Drivers, advocates aim to hold ride-sharing industries accountable

Stephon Johnson | 10/24/2019, 2:02 p.m.
Drivers of ride-sharing businesses want to unionize and organizations want the law to take them to task.
Customer riding Uber YouTube

Drivers of ride-sharing businesses want to unionize and organizations want the law to take them to task.

The Independent Drivers Guild, which represents and advocates for New York’s ride-hail drivers, called on New York State to pass legislation giving drivers the right to unionize and the ability to collectively bargain.

“Our labor laws are broken and New York must act to give workers an easier path to representation,” stated IDG executive director and labor organizer Brendan Sexton. “If New York passes a right to bargain law, we will be blazing a trail for growing our unionized workforce with the largest organizing gains in decades. We can empower 120,000 ride-hail drivers to get the representation they so desperately want. Only by empowering workers to forge their own agenda can we truly ensure that workers are treated fairly.”

Sexton testified before the New York State Senate Standing Committee on Internet and Technology asking the state legislature to help them further secure the improvements and benefits they’ve gotten so far.

Sexton asked the state legislature to do something he feels that current occupants in the White House won’t do.

“The Trump National Labor Relations Board ruled that Uber drivers are not employees eligible to unionize under federal law,” said Sexton. “A state law reclassifying drivers as employees would not reverse that and would leave drivers in a strange legal purgatory, unable to unionize and with legal challenges continuing to stretch on for years,” said Sexton. “Our members can’t wait years, our members are struggling right now. New York has an opportunity to give drivers the right to unionize right now and we urge you to be bold and do just that. Don’t stick drivers in a legal purgatory, give us the right to collective bargaining. Let us unionize.”

Only 6 percent of private sector workers are represented by a union and over 85 percent of workers want to belong to a union according to a poll done by Greenberg Quinlan Rosner Research. Among New York’s ride-sharing drivers, 95 percent of drivers want to unionize.

A Lyft spokesperson told the AmNews that the company's committed to working with elected officials to ensure the best outcome for drivers.

“Lyft is committed to working with legislators to help shape policies in New York that puts the needs of drivers first by preserving the economic opportunity, unique flexibility and reliable service that people have come to expect from Lyft," said the spokesperson in a statement. "We remain committed to working with the Governor and the Legislature to build a system that works for all New Yorkers today and for decades to come.” Earlier this month, Uber and Lyft drivers with the IDG protested outside of Uber, Lyft and the New York City Taxi and Limousine Commission offices in Long Island City, Queens. The drivers were angry that Lyft and Uber blocked them from working in response to new city rules and called on the city to pass the Guild’s Drivers’ Bill of Rights."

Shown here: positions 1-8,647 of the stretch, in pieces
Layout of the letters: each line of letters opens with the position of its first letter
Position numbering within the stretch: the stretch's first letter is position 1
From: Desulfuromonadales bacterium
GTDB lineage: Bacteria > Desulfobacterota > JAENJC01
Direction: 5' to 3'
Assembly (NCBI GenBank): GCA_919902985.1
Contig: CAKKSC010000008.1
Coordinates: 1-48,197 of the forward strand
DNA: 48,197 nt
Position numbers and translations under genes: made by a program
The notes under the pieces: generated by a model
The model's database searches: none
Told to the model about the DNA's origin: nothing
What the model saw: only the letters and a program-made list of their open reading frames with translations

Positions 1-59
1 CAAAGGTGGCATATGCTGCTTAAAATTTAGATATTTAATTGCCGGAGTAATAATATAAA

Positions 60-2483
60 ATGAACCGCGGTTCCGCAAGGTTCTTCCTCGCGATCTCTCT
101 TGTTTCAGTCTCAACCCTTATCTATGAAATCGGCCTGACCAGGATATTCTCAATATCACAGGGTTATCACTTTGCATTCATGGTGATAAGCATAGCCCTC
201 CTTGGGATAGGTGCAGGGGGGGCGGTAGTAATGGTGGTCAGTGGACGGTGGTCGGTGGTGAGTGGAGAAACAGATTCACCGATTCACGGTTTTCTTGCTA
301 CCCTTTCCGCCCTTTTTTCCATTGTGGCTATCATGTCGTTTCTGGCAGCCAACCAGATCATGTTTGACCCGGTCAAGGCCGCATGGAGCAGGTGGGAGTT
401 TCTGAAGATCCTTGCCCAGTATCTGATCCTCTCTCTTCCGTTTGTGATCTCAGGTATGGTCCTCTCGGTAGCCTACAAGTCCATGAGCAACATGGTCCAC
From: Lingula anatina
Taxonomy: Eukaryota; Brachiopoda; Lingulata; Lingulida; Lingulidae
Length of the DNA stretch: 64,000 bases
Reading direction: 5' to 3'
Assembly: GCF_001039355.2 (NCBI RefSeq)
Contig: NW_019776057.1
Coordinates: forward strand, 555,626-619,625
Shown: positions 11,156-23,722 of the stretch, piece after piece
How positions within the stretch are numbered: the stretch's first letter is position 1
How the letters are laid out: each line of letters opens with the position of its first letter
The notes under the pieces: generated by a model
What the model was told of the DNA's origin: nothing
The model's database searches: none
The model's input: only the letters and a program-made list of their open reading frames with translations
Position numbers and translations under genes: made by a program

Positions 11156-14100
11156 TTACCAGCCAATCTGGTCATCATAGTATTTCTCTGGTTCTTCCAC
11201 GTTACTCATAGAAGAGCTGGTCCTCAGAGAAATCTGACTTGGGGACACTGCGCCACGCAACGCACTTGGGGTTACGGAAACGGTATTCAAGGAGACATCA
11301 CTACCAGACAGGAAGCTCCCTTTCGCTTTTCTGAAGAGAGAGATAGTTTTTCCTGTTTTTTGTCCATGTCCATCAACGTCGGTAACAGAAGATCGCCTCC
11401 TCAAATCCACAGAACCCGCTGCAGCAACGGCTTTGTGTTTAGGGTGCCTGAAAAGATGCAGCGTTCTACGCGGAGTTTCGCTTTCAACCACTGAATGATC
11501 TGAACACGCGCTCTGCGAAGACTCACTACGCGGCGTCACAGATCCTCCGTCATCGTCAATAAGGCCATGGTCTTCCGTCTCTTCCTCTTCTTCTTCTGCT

Recently, California’s state government passed a bill that made workers of app-based companies like Lyft and Uber full employees.

But it’s not just New York drivers who want ride-sharing industries to straighten up and fly right. A new report released by a coalition of 33 unions showed that the business model that has led Uber and Lyft to prominence is based on exploitation of workers and the undermining of public transportation.

The report, by the Transportation Trades Department, AFL-CIO, showed that many ride-sharing drivers make less than the minimum wage of the cities they work in while federal funding for public transportation comes with strong labor protection attached. The report also found that the ride-hailing industry added 6 billion miles of driving annually to nine large cities in the country with much of that driving not including a passenger in a vehicle.

“We welcome opportunities to work with any partners who advocate for innovation in public transportation services, but we expect those partners to subscribe to the promises that public transportation be equitable, accessible to all, affordable, safe and reliable,” stated TTD President Larry Willis. “We cannot stop Wall Street investors from pouring billions into these failing companies, but lawmakers can ensure the ride-hailing industry is not permitted to prey on public transportation and fleece the taxpayer.”